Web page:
Addressing the “Big Questions” – An Interview

Staying up at night can induce all kinds of philosophical thoughts into our brains and we all tend to have existential crises by the time we’re halfway into our teens. The “big questions” that transcend rational thought and sanity pop up constantly, eking our metaphysical anxieties, and ultimately shape the way we envisage our future. I caught up with a friend of the past several years, Awantika, to ask about her take on what the future holds for many of the questions we ask ourselves during the early hours of the morning.

I started off the interview with a seemingly simple question of whether Awantika had a more utopian or dystopian view of the future. She opened up on a strong philosophical note of how she believes, “With the progression of science and technology we’re going to find other avenues through that to have a better world in terms of health and discovering how we function (2016, pers. comm., 6 October),” as opposed to blindly following ancient religions and teachings. Her belief is that, “The more we get to know how things are working inside ourselves, it’ll be easier to make decisions… that are ethical and also… positive for ourselves (2016, pers. comm., 6 October).”

When asked about what scares her most about the future, she immediately voiced her concerns about the environment. She feels that a lot of things are going to become more artificial, and deems, “there’s already… a lack of investment in agriculture. There’s not much of value given in that… natural life (2016, pers. comm., 6 October),” and about how people seem to be migrating to more urban settings.

We continued over to the topic of technology and how it would exist in our future since a majority of futuristic scenarios involve the rapid evolution and expansion of technology in most areas of life. Awantika believes, “it would be a significant aspect of our lives… People who work a lot need more machines to… do things for them that they wouldn’t want to do… From folding the clothes, to washing the dishes (2016, pers. comm., 6 October).”

Further, I asked her to hypothesise one main technological change or invention that could occur in the future. She contemplated on the multitude of possible theories she had, eventually replying, “It would probably be a housemaid (2016, pers. comm., 6 October).” Slavery and servanthood are two issues she believes should be abolished. “Humans shouldn’t have to [do chores] for other humans… It’s just unfair (2016, pers. comm., 6 October),” she continued. Robots and artificial intelligence used to create housemaids as a replacement for slavery is what she envisages as a possible proposal for our future.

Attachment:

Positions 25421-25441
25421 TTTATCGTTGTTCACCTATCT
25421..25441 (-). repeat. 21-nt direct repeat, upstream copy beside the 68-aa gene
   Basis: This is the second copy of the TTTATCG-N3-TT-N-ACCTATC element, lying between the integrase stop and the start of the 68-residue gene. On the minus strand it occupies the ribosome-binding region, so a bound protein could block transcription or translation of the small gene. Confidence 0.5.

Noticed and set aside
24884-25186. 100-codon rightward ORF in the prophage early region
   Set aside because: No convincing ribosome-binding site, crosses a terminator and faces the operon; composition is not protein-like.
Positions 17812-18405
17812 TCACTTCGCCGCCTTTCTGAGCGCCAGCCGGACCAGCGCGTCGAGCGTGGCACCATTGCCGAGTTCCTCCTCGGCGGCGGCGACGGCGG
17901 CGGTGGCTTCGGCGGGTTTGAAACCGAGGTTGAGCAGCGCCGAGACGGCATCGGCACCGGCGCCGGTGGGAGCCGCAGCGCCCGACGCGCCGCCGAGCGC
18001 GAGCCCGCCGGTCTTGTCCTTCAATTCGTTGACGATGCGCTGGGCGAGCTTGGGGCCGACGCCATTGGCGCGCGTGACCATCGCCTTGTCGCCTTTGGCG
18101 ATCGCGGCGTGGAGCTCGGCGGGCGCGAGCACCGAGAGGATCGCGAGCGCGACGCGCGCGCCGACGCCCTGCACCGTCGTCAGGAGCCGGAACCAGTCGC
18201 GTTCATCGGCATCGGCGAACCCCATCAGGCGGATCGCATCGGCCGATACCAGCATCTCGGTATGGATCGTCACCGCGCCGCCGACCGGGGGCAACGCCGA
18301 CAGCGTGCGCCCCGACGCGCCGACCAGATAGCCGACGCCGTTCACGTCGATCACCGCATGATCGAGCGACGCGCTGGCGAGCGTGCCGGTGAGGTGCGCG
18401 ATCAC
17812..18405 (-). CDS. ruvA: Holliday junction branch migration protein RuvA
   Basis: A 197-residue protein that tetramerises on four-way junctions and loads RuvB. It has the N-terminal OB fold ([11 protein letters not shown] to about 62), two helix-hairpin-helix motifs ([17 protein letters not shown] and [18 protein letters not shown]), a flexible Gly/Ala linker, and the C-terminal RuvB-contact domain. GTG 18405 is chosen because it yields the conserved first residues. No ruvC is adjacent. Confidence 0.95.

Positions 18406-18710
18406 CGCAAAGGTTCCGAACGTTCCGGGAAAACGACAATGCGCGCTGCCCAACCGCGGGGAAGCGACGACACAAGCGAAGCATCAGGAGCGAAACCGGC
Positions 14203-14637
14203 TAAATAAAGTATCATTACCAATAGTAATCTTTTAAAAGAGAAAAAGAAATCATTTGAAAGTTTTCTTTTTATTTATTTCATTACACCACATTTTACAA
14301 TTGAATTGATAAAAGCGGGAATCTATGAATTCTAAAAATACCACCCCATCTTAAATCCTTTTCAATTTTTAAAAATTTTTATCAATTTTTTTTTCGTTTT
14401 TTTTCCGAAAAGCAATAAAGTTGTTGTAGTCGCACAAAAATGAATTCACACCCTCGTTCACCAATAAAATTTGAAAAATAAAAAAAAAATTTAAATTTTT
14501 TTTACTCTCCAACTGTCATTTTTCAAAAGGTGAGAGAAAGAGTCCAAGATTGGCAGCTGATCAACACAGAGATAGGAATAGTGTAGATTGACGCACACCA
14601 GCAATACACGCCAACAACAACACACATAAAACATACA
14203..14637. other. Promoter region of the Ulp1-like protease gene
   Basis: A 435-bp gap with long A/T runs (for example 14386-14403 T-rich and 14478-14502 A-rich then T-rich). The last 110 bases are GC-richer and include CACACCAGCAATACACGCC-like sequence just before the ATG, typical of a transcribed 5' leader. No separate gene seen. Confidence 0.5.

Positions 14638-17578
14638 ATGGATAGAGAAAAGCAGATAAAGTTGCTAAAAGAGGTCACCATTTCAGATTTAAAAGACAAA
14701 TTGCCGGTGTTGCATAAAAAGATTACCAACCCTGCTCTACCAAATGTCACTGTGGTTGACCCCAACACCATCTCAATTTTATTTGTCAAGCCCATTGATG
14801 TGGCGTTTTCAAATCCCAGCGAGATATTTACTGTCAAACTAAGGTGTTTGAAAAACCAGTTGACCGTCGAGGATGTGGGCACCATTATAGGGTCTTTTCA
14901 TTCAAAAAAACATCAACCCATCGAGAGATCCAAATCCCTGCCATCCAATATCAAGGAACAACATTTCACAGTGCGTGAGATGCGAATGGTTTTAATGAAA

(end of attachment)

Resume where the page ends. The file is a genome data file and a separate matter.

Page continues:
Finally, I wanted to hear her view on the struggles of moving forward as a collective world, so I referred her to performance artist Tehching Hsieh’s ‘Time Clock Piece.’ This work, “recalls the labours of Sisyphus, who, in Greek mythology, was forced to roll a rock repeatedly up a mountain, only to watch it fall down again (Marks 2014),” and works as a metaphor for the concern that every step forward in our society seems to come at a cost of taking a step back somewhere else. She opened up her view, explaining, “Humankind can’t expect to have the answer for everything… Does humankind really know what progress is? What is the right direction?” As a continuation of this, she mentioned that progress can be made, “at the right time in the right circumstance,” and that, “What is in our control is recognising opportunities, and those circumstances where your labour is going to be wasted (2016, pers. comm., 6 October).”

We therefore ended the interview with a very realist yet utopian view of how the future would operate and realised that, sometimes, addressing these “big questions” we formulate late in the night can help us figure out what it is we can start doing to initiate change and progress in society.




Marks, K. 2014, ‘Tehching Hsieh: the man who didn’t go to bed for a year’, Australia culture blog, weblog, The Guardian, Sydney, viewed 5 October 2016, <>.


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